Huck Out West
Our leading postmodernist novelist turns his iconoclastic eye to a great American classic in this sequel to The Adventures of Huckleberry Finn.
At the end of Mark Twain’s Huckleberry Finn, on the eve of the Civil War, Huck and Tom Sawyer decide to escape “sivilization” and “light out for the Territory.” In Robert Coover’s Huck Out West, also “wrote by Huck,” the boys do just that, riding for the famous but short-lived Pony Express, then working as scouts for both sides in the war.
They are suddenly separated when Tom decides he’d rather own civilization than leave it, returning east with his new wife, Becky Thatcher, to learn the law from her father. Huck, abandoned and “dreadful lonely,” hires himself out to “whosoever.” He rides shotgun on coaches, wrangles horses on a Chisholm Trail cattle drive, joins a gang of bandits, guides wagon trains, gets dragged into U.S. Army massacres, suffers a series of romantic and barroom misadventures.
He is eventually drawn into a Lakota tribe by a young brave, Eeteh, an inventive teller of Coyote tales who “was having about the same kind of trouble with his tribe as I was having with mine.” There is an army colonel who wants to hang Huck and destroy Eeteh’s tribe, so they’re both on the run, finding themselves ultimately in the Black Hills just ahead of the 1876 Gold Rush.
This period, from the middle of the Civil War to the centennial year of 1876, is probably the most formative era of the nation’s history. In the West, it is a time of grand adventure, but also one of greed, religious insanity, mass slaughter, virulent hatreds, widespread poverty and ignorance, ruthless military and civilian leadership, huge disparities of wealth. Only Huck’s sympathetic and gently comical voice can make it somehow bearable.
Praise For Huck Out West: A Novel…
— Ron Powers
Magical....Among the many elements that Coover imitates so well is Twain’s misanthropy, his macabre sense of humor and his perpetually offended innocence....Indeed, everybody seems to be growing old except Huck, who remains a voice of perplexed kindness, and Coover, who, at 84, is still a miraculously sharp writer.
— Ron Charles
An audacious and revisionary sequel to Twain’s masterpiece. It is both true to the spirit of Twain and quintessentially Cooveresque.
Coover’s speculations on what happened to Huck after he broke free of his Missouri hometown make for a wildly funny, violently imaginative Western yarn with caustic humor Twain himself might have envied.
— Tom Beer
A spacious-skies frontier ripsnorter that stands alone as a wildly funny, violently imaginative Western yarn with flamboyant plot turns and caustic humor Twain himself might have appreciated, if not envied....[a] droll yet faithful replication of Twain’s first-person narration.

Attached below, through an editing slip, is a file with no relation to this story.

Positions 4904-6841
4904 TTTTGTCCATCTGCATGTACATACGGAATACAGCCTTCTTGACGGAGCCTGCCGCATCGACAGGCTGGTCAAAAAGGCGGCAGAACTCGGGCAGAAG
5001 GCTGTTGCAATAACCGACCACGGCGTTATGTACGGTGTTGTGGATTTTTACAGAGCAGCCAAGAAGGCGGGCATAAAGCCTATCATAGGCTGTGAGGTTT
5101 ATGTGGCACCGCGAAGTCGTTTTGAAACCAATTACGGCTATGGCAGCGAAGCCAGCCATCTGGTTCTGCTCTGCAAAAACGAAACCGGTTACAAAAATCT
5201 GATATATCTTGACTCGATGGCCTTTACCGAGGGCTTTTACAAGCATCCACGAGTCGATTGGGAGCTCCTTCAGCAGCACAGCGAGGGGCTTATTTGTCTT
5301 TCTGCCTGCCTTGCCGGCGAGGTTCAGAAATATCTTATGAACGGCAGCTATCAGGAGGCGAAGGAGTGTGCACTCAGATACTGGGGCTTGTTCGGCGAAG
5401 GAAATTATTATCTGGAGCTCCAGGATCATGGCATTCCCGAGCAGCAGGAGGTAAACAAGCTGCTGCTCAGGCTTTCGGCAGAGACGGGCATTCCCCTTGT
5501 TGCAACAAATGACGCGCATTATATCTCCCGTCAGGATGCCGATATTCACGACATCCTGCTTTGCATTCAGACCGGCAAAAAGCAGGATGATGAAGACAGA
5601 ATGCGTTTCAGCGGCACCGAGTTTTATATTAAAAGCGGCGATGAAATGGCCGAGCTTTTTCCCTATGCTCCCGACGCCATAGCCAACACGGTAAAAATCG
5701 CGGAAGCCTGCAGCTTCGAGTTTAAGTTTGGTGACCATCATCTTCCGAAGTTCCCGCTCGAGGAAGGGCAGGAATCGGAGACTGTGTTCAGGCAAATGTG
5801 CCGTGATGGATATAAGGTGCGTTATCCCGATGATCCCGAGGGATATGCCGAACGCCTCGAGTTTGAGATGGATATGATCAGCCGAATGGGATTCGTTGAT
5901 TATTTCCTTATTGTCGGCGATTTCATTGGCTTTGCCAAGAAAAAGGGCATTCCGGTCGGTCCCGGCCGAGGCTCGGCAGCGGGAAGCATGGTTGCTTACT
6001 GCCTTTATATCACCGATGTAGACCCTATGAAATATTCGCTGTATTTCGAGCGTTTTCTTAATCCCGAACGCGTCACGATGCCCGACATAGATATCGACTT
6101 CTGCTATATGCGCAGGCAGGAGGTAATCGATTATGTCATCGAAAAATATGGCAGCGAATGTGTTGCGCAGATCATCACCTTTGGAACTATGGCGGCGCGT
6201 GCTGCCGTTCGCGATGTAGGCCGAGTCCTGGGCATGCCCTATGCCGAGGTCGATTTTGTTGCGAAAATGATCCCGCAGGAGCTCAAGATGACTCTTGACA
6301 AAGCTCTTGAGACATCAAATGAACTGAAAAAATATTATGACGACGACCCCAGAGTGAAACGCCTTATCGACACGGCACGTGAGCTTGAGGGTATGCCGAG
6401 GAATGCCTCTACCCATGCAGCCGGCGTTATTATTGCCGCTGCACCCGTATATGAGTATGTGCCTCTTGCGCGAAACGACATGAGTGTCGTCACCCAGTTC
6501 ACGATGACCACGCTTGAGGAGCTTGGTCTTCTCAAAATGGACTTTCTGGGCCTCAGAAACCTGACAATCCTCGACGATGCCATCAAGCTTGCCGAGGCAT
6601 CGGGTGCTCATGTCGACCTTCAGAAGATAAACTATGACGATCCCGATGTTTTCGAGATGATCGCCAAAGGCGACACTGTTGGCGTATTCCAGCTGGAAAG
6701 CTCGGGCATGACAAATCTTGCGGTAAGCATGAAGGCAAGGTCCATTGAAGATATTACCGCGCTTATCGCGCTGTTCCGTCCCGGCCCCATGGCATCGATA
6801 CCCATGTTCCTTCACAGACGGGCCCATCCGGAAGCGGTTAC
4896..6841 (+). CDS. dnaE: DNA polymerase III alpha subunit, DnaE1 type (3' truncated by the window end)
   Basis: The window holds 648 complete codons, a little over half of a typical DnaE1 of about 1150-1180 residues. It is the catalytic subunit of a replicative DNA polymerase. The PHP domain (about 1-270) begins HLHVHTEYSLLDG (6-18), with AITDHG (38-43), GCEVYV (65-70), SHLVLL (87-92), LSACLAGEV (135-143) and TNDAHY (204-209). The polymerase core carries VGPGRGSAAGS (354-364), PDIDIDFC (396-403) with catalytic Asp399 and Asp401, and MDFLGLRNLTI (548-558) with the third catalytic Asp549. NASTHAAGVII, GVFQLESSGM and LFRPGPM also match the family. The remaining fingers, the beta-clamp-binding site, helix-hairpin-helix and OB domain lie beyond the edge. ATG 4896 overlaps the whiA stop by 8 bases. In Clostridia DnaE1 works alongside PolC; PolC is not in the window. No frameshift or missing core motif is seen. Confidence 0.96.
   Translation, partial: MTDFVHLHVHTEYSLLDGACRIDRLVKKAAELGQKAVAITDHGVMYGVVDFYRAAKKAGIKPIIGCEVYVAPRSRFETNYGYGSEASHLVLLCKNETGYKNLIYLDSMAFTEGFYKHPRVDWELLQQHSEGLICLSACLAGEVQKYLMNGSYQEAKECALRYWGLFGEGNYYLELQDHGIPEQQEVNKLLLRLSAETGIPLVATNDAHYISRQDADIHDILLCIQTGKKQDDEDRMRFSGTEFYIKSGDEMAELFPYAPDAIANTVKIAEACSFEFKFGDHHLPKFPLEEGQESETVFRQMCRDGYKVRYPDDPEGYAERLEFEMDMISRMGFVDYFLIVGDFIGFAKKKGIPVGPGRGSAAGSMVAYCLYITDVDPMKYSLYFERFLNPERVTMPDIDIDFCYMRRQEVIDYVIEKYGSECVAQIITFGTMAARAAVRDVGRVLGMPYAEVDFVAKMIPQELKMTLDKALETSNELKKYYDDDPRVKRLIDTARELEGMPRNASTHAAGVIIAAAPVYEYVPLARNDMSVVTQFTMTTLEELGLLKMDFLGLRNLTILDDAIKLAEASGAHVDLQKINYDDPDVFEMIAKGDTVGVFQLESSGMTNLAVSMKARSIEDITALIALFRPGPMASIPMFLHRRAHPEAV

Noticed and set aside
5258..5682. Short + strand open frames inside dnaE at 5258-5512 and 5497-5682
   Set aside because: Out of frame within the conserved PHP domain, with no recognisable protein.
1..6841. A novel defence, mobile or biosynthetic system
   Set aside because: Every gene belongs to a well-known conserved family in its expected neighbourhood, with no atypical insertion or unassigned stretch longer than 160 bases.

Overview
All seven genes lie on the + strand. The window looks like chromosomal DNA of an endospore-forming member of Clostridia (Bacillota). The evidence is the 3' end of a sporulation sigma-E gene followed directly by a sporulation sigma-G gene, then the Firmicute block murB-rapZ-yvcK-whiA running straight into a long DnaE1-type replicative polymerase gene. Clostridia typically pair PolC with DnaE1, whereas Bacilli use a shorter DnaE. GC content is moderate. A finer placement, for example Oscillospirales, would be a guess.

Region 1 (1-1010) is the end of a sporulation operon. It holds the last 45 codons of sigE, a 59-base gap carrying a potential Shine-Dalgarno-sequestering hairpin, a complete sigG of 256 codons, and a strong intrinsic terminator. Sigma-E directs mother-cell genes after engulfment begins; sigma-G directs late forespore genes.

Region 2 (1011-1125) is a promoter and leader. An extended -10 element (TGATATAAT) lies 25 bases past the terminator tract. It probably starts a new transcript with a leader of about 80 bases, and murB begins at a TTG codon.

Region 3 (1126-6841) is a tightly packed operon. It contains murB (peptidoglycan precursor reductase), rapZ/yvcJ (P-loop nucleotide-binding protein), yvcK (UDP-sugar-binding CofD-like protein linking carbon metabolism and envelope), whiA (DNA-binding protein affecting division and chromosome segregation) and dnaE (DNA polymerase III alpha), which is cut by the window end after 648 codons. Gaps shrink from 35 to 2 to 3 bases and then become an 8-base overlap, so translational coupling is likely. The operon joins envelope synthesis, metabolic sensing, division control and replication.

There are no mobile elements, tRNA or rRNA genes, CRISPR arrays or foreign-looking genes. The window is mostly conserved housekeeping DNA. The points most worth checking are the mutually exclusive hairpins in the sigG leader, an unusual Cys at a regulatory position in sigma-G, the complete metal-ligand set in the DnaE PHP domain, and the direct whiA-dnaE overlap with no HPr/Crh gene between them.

— Gene Seymour
Mr. Coover has been one of the country's leading postmodernists. But Huck Out West doesn't deconstruct The Adventures of Huckleberry Finn so much as reprise it....as in Twain's original, the winsome humor of Huck's muddytatings lend the story a deceptive innocence.
— Sam Sacks
Rowdy, funny, and brilliant....It’s not necessary to remember Mark Twain’s classic to enjoy this tale....It’s Cormac McCarthy’s Blood Meridian narrated by the good-natured Huck....Coover takes Twain’s characters and creates a worthy extension of their lives. In doing that, he creates a scathing vision of the violent Westward movement as seen through the innocent eyes of Huckleberry Finn.
An astonishing picaresque novel, narrated by Huck himself in a voice as authentic as Twain's original creation....Huck Out West is simply splendid, raucous, ribald and rib-ticklin'. After fifty years of incredible novels, this is another one of Coover's triumphs.
An extraordinary book…a beautifully earnest and direct work from perhaps the most formidable trickster in American letters. Anyone with an ounce of heart in their chests should read this immediately.
— Alan Moore, author of Jerusalem
In Huck Out West, Robert Coover brilliantly (and outrageously) revives Mark Twain’s cardinal character by way of deconstructing any number of our cherished myths. Coover is in fine antic form here—truly, Huck never had it so good.
— T. C. Boyle
A giant stands on the shoulders of a giant, and the view is large and giddying. In its vibrant skylarking and in its yearning undertow, this disenchanted enchantment throws new light on Twain’s America—and on Robert Coover's.
— Garth Risk Hallberg, author of City on Fire
W. W. Norton & Company, 9780393608441, 320pp.
Publication Date: January 10, 2017